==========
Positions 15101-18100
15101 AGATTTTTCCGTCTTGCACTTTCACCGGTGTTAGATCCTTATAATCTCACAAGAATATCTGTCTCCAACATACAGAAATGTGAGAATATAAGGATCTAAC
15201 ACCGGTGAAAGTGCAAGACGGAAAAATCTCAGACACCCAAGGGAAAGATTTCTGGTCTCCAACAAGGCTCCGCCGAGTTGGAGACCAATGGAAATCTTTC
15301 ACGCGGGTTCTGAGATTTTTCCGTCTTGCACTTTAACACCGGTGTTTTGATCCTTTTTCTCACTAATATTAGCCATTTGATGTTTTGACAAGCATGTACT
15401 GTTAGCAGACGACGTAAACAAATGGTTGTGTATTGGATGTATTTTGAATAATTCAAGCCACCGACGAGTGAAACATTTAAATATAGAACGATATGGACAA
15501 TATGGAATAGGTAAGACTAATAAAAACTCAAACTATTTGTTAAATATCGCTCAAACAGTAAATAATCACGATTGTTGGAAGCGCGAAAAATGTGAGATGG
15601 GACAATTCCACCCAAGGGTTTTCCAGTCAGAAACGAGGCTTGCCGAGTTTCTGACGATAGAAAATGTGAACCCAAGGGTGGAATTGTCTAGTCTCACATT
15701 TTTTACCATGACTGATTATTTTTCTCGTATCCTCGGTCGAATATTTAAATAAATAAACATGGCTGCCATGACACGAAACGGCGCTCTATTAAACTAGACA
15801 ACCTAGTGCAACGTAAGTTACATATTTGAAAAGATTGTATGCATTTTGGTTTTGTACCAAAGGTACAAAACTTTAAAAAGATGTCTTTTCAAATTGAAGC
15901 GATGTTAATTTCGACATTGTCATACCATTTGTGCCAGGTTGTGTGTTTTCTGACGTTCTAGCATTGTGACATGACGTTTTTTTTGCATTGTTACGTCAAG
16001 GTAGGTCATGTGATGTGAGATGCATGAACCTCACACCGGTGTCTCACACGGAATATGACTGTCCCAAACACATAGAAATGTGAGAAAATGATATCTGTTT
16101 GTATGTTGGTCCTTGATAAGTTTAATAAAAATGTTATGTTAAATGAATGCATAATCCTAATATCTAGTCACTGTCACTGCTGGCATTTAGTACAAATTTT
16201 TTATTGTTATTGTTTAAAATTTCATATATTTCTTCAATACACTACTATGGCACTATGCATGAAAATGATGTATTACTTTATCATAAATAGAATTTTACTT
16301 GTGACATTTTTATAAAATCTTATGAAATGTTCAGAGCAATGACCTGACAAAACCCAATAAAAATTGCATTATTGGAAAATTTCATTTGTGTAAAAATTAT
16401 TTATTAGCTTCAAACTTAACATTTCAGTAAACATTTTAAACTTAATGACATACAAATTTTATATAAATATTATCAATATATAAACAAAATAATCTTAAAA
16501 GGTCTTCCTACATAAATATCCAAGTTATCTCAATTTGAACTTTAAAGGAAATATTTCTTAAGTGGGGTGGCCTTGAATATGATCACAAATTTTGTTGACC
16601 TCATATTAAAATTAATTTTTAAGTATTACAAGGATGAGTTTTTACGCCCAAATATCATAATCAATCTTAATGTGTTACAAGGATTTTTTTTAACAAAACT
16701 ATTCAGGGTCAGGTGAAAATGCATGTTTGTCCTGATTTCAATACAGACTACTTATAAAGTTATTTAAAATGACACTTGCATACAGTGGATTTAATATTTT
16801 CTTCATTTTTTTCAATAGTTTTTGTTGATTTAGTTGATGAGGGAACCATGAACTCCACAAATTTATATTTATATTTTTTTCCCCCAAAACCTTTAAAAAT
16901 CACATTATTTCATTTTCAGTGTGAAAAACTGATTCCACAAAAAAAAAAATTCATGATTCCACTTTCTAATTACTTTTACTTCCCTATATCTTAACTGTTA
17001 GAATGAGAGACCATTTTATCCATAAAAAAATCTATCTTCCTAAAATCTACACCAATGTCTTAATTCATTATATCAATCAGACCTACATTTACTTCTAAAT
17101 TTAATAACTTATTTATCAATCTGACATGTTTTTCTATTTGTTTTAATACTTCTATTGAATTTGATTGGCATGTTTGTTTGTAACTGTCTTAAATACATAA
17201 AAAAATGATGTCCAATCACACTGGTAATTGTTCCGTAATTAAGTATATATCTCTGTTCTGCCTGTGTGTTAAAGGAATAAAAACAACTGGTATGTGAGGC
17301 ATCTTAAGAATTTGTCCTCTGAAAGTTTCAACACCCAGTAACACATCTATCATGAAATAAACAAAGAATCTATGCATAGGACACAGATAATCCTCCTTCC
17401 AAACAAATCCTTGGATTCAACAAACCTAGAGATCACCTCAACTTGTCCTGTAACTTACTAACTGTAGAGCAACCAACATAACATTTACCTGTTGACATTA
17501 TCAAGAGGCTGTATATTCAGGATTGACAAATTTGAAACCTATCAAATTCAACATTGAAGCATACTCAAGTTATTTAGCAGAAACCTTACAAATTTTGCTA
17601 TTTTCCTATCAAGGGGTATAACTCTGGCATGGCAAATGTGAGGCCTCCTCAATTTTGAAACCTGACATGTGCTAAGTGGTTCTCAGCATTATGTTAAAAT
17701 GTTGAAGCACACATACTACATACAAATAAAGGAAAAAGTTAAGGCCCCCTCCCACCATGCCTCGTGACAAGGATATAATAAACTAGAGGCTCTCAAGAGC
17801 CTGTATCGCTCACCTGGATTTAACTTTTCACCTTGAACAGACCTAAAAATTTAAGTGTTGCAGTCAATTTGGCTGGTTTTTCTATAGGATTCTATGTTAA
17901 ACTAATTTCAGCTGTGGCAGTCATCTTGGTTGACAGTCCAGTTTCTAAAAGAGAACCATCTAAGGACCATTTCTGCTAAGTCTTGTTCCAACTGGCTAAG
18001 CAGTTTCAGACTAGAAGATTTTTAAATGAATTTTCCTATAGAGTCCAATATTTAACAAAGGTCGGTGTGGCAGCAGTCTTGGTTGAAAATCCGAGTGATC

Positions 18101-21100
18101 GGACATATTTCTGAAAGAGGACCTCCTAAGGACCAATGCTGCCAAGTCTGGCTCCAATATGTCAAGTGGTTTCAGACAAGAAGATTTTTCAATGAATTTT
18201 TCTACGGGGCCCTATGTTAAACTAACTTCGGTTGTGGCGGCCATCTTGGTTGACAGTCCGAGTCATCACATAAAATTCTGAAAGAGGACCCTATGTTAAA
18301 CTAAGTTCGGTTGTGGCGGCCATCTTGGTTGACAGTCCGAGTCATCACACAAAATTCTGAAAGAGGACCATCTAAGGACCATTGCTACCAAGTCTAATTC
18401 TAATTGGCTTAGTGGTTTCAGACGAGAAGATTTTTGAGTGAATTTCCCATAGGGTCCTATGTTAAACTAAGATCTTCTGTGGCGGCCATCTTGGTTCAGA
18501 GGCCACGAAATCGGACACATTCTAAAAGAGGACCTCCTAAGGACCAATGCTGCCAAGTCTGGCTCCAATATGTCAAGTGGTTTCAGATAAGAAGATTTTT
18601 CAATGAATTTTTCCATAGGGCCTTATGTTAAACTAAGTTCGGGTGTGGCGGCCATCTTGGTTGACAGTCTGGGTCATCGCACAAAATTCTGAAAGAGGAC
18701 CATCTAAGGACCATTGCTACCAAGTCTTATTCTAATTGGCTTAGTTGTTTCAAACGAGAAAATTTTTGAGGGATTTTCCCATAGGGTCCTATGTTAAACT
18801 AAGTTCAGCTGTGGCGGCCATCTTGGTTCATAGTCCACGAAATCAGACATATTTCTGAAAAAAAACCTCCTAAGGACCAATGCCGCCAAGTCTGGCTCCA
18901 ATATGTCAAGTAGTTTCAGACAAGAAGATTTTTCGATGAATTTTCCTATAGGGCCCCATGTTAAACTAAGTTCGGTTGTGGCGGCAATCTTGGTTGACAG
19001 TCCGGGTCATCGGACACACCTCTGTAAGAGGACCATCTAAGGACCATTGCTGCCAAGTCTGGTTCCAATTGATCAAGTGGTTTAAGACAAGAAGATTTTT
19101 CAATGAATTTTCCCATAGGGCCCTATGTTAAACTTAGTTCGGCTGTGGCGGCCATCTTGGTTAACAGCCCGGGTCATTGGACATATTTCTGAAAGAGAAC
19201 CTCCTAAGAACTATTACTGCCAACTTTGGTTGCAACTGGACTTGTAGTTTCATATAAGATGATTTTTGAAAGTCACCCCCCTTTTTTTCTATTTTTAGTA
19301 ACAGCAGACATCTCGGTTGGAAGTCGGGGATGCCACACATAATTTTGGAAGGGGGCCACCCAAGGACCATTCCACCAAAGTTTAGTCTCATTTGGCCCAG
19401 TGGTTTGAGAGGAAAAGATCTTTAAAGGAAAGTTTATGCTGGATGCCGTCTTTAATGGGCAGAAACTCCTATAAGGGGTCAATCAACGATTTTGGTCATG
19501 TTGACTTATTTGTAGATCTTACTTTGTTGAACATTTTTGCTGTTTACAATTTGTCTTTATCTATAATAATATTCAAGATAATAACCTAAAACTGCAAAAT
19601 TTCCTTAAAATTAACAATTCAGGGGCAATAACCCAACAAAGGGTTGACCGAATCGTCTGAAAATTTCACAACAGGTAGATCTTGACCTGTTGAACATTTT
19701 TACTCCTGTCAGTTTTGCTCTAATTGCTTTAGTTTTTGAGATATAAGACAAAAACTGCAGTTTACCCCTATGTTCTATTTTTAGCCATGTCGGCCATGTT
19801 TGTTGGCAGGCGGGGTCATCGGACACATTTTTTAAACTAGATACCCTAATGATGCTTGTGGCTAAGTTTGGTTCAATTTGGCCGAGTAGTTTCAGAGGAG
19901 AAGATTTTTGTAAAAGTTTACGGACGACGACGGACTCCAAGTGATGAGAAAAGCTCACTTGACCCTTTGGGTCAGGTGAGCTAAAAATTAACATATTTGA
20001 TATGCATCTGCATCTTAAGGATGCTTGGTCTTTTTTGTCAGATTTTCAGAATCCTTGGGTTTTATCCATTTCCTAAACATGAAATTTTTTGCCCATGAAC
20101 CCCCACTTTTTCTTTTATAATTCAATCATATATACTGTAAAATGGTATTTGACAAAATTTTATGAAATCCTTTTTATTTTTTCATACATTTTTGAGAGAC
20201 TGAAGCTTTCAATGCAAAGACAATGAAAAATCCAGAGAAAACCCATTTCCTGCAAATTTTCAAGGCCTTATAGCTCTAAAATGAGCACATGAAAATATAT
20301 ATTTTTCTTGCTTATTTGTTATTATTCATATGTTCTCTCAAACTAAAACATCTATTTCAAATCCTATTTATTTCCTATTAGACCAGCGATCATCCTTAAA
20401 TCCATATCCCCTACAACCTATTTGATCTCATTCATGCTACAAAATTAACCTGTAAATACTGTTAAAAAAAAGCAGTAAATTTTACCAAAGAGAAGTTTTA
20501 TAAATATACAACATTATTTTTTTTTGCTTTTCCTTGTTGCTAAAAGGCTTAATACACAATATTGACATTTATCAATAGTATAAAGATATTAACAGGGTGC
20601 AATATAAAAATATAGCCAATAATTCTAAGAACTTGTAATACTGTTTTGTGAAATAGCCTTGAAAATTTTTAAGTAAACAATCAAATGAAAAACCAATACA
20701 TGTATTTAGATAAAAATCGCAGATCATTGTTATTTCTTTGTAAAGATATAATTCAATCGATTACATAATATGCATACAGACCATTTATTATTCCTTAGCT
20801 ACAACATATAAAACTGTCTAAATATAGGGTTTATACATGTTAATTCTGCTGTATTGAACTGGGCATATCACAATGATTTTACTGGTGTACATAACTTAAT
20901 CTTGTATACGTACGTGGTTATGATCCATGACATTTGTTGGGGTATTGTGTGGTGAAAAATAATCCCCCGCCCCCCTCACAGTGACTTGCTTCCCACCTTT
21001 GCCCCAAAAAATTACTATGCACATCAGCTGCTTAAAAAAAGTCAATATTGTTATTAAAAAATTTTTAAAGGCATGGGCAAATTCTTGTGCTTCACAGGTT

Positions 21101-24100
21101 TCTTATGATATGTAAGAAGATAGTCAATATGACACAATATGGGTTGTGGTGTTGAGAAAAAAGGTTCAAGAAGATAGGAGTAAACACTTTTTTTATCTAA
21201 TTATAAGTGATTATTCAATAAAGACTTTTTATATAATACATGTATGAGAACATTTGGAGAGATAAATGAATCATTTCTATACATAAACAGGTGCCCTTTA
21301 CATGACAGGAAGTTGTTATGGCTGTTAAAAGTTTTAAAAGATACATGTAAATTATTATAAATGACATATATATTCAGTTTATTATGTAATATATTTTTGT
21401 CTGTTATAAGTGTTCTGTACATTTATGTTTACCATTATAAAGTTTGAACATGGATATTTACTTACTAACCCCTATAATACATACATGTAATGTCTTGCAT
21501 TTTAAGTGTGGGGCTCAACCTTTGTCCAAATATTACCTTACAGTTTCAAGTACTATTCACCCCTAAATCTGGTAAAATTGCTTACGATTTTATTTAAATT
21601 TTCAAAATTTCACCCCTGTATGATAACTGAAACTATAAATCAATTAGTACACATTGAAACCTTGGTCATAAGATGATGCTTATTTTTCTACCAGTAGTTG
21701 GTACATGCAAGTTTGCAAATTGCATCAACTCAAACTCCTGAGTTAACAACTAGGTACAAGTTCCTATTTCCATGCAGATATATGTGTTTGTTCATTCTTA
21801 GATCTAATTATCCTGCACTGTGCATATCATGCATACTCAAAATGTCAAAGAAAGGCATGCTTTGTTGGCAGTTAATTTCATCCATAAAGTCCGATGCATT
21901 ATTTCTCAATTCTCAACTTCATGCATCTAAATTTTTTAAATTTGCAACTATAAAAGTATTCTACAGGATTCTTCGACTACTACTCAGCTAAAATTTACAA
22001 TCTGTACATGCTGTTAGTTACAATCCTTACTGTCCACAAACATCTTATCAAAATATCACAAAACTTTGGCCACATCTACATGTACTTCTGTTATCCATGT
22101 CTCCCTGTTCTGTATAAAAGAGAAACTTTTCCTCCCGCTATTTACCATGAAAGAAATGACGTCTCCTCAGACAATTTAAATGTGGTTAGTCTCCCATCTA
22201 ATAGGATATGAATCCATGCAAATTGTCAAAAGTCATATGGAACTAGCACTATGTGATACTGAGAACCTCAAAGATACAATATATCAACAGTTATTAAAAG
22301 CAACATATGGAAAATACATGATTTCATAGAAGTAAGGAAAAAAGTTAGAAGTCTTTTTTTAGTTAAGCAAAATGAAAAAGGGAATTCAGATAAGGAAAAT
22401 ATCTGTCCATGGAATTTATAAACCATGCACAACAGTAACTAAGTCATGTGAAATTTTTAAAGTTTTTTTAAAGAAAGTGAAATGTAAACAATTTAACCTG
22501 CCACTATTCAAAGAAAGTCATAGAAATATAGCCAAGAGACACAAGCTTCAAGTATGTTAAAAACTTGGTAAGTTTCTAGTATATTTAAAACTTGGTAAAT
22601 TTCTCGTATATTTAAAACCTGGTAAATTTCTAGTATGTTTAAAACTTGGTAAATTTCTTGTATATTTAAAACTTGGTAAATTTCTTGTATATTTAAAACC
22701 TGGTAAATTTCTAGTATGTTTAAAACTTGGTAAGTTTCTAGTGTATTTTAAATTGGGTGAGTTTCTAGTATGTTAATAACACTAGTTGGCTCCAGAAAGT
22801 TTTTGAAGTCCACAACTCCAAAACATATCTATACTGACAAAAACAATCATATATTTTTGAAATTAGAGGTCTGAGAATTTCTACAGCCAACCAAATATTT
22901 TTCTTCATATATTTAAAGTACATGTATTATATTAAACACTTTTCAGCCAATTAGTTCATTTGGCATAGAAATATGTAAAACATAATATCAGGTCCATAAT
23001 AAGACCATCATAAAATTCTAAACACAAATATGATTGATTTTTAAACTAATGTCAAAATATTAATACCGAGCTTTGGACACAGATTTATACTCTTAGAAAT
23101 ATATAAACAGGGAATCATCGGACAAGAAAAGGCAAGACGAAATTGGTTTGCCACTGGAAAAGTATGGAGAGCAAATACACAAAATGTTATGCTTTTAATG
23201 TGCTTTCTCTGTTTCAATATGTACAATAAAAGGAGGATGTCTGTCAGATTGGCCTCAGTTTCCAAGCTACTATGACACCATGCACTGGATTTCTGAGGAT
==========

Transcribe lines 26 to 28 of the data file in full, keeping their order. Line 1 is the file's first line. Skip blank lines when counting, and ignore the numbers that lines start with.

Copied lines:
17501 TCAAGAGGCTGTATATTCAGGATTGACAAATTTGAAACCTATCAAATTCAACATTGAAGCATACTCAAGTTATTTAGCAGAAACCTTACAAATTTTGCTA
17601 TTTTCCTATCAAGGGGTATAACTCTGGCATGGCAAATGTGAGGCCTCCTCAATTTTGAAACCTGACATGTGCTAAGTGGTTCTCAGCATTATGTTAAAAT
17701 GTTGAAGCACACATACTACATACAAATAAAGGAAAAAGTTAAGGCCCCCTCCCACCATGCCTCGTGACAAGGATATAATAAACTAGAGGCTCTCAAGAGC